One of the values that became very obvious to me about the Tico culture was the need to be eco-friendly and considerate of all the resources being used.  From farming to renewable energy, the Ticos see the value in everything and try to get the most value out of everything whether that means composting, feeding scraps to the pigs or building live fences.  Yes, in Costa Rica, they plant fast growing trees, which they use as fence posts instead of cutting down trees to make fence posts! Smart, right?


We visited a few locals to learn more about how they are sustainable in their own homes.  One couple who were originally from Norway put up a windmill that they use to power their home and a cabin.  By putting up the windmill, the couple does not have to pay the Costa Rican government for using energy because they provide their own energy.  Additionally, they don’t have to pay the government for water because they had put in their own water lines from a natural spring.  This water was clean because the water was being collected from a spring that was not being used for cattle.  In fact, almost 95 percent of the water in Costa Rica is safe to drink if cattle are not being run on the land.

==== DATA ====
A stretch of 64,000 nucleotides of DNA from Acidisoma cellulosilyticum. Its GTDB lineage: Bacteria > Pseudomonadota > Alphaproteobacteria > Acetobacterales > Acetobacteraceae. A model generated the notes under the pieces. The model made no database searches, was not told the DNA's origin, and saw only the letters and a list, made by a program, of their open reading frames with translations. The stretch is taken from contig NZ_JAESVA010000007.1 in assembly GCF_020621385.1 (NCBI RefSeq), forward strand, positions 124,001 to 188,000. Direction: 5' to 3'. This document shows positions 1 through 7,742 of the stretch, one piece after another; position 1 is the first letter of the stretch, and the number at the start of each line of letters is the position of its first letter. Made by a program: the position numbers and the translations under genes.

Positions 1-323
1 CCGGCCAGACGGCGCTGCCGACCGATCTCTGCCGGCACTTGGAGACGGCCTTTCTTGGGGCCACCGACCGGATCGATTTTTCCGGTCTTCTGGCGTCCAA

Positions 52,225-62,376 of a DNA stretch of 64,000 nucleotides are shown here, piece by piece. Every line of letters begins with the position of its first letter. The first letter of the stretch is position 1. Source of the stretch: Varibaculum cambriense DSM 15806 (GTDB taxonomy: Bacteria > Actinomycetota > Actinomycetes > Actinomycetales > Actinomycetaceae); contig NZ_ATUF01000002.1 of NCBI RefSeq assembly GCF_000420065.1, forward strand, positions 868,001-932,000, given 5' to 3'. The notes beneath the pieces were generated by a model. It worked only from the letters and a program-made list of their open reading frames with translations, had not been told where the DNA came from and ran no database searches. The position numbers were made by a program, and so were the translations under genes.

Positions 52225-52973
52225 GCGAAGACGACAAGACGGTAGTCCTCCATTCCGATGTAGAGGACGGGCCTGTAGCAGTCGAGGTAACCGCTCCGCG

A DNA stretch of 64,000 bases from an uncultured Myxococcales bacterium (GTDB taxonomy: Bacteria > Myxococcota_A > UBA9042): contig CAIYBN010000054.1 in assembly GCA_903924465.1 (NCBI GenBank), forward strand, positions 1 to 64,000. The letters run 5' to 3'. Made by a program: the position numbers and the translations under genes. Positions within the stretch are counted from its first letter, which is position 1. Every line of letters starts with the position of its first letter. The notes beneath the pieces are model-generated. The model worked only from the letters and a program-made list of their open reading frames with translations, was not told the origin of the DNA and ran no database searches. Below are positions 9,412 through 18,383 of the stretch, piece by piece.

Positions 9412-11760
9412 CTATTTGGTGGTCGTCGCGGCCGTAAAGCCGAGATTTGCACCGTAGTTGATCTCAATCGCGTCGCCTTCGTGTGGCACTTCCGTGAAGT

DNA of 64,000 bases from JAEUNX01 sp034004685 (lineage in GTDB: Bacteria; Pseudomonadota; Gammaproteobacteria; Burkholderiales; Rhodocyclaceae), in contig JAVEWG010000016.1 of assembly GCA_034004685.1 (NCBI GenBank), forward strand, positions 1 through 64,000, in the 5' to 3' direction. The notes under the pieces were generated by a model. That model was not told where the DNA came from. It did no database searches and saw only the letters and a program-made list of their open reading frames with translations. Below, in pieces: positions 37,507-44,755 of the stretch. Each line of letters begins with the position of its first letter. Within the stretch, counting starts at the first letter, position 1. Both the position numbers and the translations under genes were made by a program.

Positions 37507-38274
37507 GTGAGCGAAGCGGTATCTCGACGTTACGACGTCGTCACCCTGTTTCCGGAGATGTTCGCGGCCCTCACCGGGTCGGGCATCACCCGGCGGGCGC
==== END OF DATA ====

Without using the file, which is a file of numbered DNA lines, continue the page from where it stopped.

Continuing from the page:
We also saw how J.P., the coordinator of GREEN, LLC, was sustainable on his own farm.  J.P. saw the value in feeding scrap food to the pigs and brewer’s grains from his brewery to the cows.  From there, the cows are milked for cheese and graze on pasture to keep a controlled pasture.  The pigs are bred and sold for money.  Some of the hogs are raised for sausage and bacon as well when they can no longer be successfully bred back.  The manure from the pigs is sprayed clean and drained into a hose that leads to a bag, which was created into a bio digester.  The bio digester does just as the name says.  The manure has bugs in it that begin to digest the manure in an anaerobic environment to produce methane, which JP uses to fuel his grill.  The left over liquid is then used to feed into a pond, which is used to grow plants that can be used to compost the pasture.